In line with Postcinema attention to media cultures around and beyond film, – including digital media, transmedia ecosystem, interactive technologies, posthumanism and participatory practices – this section will focus on the topic of “vulnerable media.” This conceptual framework wants to explore how currentì and emergent media technologies negotiate affects between users and digital interactive interfaces.
In the midst of a pandemic we turn to video games. We sometimes seek out fictional damaged worlds to reflect on the real one (The Last of Us, Plague Inc.). We play games that allow us to “zone out” or to restore order to disorder (Two Dots). And we turn to games as a way to commune with the people from which we have been physically cut off (Animal Crossing).
This talk considers the vulnerabilities and affective intensities of our mediated lives during COVID-19 in light of an argument in my book, Playing with Feelings: Video Games and Affect, that video games are the art form that best gives expression to our lives lived through computers. I will make a case for “play” as an affective and ethical relation to a damaged and imperfect world.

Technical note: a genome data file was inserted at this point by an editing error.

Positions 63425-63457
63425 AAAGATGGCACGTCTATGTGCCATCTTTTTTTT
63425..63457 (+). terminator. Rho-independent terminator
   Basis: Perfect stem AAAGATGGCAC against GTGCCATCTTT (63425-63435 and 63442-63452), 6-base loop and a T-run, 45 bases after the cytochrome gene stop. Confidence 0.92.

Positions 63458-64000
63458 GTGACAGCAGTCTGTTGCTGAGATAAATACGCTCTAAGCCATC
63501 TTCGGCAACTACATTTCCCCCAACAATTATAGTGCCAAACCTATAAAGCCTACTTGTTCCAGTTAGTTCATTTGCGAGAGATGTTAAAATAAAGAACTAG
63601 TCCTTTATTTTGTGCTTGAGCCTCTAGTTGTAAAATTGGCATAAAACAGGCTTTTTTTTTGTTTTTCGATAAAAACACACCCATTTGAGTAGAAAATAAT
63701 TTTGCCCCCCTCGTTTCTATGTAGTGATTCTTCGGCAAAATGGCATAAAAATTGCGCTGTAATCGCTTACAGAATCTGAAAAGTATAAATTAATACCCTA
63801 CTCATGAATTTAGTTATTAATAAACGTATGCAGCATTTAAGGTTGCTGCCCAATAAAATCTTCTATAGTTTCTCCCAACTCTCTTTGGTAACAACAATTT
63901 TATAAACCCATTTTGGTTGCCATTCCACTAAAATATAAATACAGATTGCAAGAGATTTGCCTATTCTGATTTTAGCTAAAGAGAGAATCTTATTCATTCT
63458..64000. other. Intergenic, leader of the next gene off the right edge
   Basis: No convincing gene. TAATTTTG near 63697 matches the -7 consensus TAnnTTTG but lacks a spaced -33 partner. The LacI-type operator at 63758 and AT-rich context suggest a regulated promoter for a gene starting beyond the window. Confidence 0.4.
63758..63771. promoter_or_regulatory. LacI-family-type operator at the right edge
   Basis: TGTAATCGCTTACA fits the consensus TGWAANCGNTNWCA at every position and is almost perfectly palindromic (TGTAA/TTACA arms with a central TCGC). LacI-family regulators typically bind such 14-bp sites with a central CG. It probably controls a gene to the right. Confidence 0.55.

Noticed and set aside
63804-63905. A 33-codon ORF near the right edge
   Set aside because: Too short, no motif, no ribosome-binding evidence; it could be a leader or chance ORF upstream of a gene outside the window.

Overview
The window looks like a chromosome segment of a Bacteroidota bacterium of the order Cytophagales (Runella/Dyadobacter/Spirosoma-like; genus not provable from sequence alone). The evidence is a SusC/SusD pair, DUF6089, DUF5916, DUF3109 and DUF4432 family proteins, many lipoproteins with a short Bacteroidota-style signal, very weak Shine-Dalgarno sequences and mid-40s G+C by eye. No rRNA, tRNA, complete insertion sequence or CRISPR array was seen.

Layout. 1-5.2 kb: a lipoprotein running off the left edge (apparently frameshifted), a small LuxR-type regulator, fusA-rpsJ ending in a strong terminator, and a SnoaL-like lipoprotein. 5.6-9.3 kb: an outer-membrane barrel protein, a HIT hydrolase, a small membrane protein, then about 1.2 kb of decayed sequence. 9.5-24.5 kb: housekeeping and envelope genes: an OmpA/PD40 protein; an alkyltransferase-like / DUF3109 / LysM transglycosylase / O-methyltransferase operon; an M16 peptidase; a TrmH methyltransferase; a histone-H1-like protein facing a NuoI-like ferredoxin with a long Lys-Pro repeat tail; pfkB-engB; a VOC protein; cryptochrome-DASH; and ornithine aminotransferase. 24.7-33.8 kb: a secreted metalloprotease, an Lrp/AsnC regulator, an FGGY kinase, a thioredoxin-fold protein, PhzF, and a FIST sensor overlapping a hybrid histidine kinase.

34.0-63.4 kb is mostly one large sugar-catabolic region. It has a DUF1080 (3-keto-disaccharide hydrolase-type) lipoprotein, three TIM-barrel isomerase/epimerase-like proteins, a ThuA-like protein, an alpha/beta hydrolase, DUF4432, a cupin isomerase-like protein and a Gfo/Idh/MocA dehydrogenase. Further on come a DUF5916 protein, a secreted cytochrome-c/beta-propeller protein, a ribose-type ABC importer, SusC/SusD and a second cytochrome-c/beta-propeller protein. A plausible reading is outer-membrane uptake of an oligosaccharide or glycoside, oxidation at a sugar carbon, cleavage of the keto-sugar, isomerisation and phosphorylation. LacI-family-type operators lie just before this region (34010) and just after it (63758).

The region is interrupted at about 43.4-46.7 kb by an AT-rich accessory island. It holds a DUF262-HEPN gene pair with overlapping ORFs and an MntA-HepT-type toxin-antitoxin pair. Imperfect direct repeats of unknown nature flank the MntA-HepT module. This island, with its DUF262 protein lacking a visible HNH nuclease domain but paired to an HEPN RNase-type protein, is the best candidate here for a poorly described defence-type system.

Aubrey Anable is a scholar of visual culture and Associate Professor of Film Studies at Carleton University in Ottawa, Canada. Her research examines digital media aesthetics, video games, and virtual reality through the lenses of feminist and queer theory. She is the author of Playing with Feelings: Video Games and Affect (University of Minnesota Press, 2018) which was awarded the 2019 “Best First Book” prize by the Society for Cinema and Media Studies. She is co-editor of the forthcoming collection A Concise Companion to Visual Culture (Wiley-Blackwell, 2021) and is an advisory editor for the journal Camera Obscura.